Spiritual Fitness – Meditation for Beginners

It seems that every so often yet another piece of research pops up that shows the benefits of meditation thanks to advances in science meaning that we’re now able to measure the changes it brings about to the brain and our experience of life itself.  You might say that meditation is one of the earliest spiritual practices, but ancient mystics wouldn’t have talked about it in terms of neuroplasticity or its effectiveness in literally rewiring the brain for positive thought.  For them, and for practitioners now, it’s a way of stepping beyond our mind along own spiritual evolution towards enlightenment.

I’m always talking about the importance of meditation, especially when it comes to developing and tuning into our psychic intuition, and this is something that Caroline Reynolds emphasised in her book Spiritual Fitness.  There are classes and workshops in everything from Transcendental Meditation to Vipassana techniques out there, but just in case you don’t have time to go or there aren’t any where you live, I thought I’d provide a few basic tips to help you with your home practice. 

1/Understand where you are heading.  At the start, what you are aiming for is a state of being where the chatter of your mind becomes less important and eventually falls away altogether and is replaced by a sense of peace and expansiveness.

2/Don’t push yourself too hard too fast.  Caroline felt that as little as ten minutes a day were beneficial, and other research from the University of Oregon shows that just six hours of practice resulted in the kind of measurable changes that bring benefits – so there’s no need to feel that it’s not worth trying unless you can do two hours a day every day for the rest of your life!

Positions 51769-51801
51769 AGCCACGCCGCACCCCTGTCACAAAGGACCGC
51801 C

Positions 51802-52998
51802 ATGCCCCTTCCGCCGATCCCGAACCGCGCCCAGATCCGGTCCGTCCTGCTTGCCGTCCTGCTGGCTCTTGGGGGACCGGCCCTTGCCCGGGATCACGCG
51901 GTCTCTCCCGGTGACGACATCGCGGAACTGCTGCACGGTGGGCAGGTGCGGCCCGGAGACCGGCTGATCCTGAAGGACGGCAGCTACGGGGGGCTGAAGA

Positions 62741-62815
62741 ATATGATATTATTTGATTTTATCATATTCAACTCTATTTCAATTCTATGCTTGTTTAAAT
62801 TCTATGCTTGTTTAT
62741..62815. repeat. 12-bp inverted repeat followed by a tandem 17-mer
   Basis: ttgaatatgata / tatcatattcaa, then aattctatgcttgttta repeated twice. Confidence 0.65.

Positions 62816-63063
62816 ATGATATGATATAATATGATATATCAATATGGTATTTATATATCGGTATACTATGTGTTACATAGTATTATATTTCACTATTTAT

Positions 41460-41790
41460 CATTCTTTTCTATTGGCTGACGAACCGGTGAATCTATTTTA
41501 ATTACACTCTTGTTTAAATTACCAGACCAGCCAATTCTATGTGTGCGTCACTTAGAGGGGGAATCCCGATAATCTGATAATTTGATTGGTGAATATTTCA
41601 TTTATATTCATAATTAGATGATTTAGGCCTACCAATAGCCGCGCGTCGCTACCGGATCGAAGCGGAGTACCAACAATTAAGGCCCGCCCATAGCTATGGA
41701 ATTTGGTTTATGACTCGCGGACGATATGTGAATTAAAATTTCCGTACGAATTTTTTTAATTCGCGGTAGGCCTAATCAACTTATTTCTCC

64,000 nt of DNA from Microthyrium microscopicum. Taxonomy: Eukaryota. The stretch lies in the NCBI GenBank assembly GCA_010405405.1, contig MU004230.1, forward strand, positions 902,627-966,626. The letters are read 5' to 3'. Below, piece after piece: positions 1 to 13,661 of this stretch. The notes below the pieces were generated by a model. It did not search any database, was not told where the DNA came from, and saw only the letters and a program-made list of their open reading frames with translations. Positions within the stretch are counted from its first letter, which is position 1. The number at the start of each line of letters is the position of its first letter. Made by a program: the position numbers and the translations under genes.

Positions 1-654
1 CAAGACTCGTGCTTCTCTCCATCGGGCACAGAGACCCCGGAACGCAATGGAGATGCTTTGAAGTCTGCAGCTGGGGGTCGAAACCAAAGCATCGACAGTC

3/Feel free to try different approaches.  It’s up to you whether you want to keep your eyes open or closed, whether you want to focus on something such as a lit candle or just look at a blank wall, recite a mantra or be silent, sit in lotus position or just make sure that you are comfortable in a chair.  As Caroline says, not every method works for every one and that means the one that is right for you is the right one.  Another way of putting it is that at the point where you reach enlightenment, it won’t matter to you how you got there!

4/Avoid the temptation to be sidetracked by any thoughts that come up.  It’s easy to spot the obvious mind chatter such as the urge to make shopping lists whilst you’re meditating, but you can get equally distracted at the start by musings that appear in a more spiritual guise.  In a week long meditation retreat led by a Daoist master, a friend recalls how he dealt with one participant who, in a question and answer session, puzzled over what he should do about a particularly vivid vision he’d had.  The master listened patiently whilst the vision was recounted and then simply said, ‘Ignore it!’   You often hear people say that they have meditated on something, and when you become more expert in different ways, that’s something you can do, but to start with you are practising emptying your mind so that when you come out you can bring that spiritual space to bear on your everyday life.

When you gain confidence in your ability to step away from the pull of your everyday mind, you can use different techniques, such as Chakra meditations or guided visualisations, according to what you want to do.  I’ll talk about some of these next time.

Until then,

Loads of love,

Michele x